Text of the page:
By Alex Todorov
Day two in the wonderful Bukinda was no less exciting than the first. We got started on the projects we came to do and continued to play with and get to know these extraordinary kids.
The Peace Centre kids get up at 5am everyday for personal study, before they do chores and head off to school at 7. And we think the IB works us hard! We started our day a little later (!) and went for a long walk on the hills and in the valleys surrounding Bukinda. It was a tough walk in the baking heat, but very beautiful. We passed many kids on the way, some tending to livestock, others hiking to collect water from the standpipe, and others just playing amongst the banana plantations. These kids should have been in school, but their families must not be able to afford the fees... even though they are only a few dollars for a whole term. Again, I couldn't help but reflect that we take our education for granted.
The first task I was assigned today was chopping wood to be used as fuel for the stove. I was shown how to do it by Henry the cook and it didn't seem too hard, but it was quite difficult and pretty exhausting. I had to choose between accuracy and power when bringing down the axe, Henry didn't have to sacrifice either and made mincemeat of the logs. The locals tried to be encouraging about our failings, and commented, "Thank you, you have tried!"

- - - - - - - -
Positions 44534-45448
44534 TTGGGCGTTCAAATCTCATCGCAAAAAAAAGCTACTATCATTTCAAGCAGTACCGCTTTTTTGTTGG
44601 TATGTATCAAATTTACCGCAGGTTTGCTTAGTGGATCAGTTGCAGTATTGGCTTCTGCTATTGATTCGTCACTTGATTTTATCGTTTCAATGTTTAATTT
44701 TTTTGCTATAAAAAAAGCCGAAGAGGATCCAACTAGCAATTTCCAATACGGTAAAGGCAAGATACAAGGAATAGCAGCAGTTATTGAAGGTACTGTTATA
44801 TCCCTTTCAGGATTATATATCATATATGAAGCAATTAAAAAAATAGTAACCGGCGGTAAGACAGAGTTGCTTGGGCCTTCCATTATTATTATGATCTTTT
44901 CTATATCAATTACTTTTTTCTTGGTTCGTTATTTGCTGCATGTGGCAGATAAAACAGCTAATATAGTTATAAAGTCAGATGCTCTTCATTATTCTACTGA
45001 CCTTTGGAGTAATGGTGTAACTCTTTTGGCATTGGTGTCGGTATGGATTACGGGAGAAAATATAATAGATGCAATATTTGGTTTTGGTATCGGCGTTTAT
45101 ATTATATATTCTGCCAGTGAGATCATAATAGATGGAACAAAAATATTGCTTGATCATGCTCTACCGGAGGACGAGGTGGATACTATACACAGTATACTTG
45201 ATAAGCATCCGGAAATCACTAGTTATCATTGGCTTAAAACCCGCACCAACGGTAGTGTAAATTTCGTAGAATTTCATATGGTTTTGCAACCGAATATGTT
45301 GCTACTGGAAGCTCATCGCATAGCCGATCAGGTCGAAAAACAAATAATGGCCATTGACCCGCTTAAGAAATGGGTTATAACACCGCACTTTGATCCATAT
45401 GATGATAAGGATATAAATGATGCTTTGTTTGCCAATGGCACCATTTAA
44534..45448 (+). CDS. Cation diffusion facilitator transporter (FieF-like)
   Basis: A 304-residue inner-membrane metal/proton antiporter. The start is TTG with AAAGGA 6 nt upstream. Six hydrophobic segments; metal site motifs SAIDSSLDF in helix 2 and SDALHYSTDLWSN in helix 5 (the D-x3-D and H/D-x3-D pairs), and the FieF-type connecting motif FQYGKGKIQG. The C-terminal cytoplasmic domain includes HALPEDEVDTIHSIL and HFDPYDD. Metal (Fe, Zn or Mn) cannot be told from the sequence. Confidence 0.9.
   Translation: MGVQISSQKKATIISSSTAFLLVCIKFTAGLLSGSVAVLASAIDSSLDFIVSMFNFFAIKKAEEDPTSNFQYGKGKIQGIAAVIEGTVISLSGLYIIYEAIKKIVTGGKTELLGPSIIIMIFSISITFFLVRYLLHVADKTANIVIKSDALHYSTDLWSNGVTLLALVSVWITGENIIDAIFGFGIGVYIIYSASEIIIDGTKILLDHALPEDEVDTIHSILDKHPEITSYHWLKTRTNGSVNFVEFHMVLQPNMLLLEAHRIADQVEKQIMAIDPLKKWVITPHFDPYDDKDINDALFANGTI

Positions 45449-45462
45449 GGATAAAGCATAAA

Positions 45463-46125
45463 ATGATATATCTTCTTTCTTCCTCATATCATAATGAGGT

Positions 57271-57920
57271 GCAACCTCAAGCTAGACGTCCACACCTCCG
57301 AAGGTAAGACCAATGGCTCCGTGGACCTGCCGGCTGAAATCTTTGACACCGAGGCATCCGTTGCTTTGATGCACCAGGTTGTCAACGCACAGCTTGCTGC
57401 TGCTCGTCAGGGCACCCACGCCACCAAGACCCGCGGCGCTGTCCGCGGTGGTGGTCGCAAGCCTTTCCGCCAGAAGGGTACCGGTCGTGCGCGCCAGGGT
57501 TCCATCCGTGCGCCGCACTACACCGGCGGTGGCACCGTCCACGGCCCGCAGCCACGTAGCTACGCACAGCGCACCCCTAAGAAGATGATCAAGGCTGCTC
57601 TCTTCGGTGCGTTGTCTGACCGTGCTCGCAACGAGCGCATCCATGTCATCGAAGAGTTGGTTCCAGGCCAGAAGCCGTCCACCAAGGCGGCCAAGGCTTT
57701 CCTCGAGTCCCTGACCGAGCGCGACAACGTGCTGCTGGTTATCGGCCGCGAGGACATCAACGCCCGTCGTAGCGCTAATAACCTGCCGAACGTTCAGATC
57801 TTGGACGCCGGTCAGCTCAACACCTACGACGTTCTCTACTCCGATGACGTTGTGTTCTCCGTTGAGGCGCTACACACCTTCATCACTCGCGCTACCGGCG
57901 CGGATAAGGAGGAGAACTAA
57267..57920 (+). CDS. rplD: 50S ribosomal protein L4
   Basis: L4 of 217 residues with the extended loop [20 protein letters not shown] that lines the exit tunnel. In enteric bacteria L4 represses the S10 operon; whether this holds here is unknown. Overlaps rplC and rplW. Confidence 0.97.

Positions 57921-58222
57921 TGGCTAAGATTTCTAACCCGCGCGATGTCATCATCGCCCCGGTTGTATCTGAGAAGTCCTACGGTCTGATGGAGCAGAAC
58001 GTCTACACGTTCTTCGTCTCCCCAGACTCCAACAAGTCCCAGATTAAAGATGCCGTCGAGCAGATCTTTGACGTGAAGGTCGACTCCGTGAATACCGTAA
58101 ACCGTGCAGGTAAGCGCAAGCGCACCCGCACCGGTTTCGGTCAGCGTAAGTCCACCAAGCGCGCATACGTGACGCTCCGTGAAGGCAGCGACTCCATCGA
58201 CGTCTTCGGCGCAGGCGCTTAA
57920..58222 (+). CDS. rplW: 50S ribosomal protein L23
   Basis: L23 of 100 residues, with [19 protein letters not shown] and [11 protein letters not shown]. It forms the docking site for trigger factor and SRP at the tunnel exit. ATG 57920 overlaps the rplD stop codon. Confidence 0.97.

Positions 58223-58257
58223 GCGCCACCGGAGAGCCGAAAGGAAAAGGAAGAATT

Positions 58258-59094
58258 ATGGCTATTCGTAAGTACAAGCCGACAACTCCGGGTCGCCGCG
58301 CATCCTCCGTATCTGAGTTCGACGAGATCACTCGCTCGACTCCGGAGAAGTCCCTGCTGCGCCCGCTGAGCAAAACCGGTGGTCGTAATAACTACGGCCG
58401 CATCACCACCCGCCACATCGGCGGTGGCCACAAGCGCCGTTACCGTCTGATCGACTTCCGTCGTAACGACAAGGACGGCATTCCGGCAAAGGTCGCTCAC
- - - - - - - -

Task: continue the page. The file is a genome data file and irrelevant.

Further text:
The team were then split in half and some began work on some murals for The Peace Centre, whilst others were hoeing, digging and evening out the land in preparation for building a chicken coop. I was in the latter. Manual labour in the equatorial heat is not the best combination and it was far from easy. But it was satisfying the see the land gradually level out, and to accomplish it all as a team.
In the afternoon as the childen filtered back from school we began to play various games with them. I decided to try and teach some boys Rock Paper Scissors but it was surprisingly tricky. Satisfyingly I managed to explain it to a ten year old boy called Zion through the mysteries of non verbal communication, but I needed the translation skills of Isaac, Peace and Golden's oldest child, to explain the intricacies of what's actually a rather bizarre game (why does paper beat rock?!) to the rest. As I did this other students played with the kids, chased balls, tickled, danced, sang and just continued to bond with and get to know them.
It's great to be here, to be doing and not just planning, or talking.
Who are we?
A team working alongside Golden Magezi in Bukinda, Uganda, running an orphanage that provides kids with love, family and an education.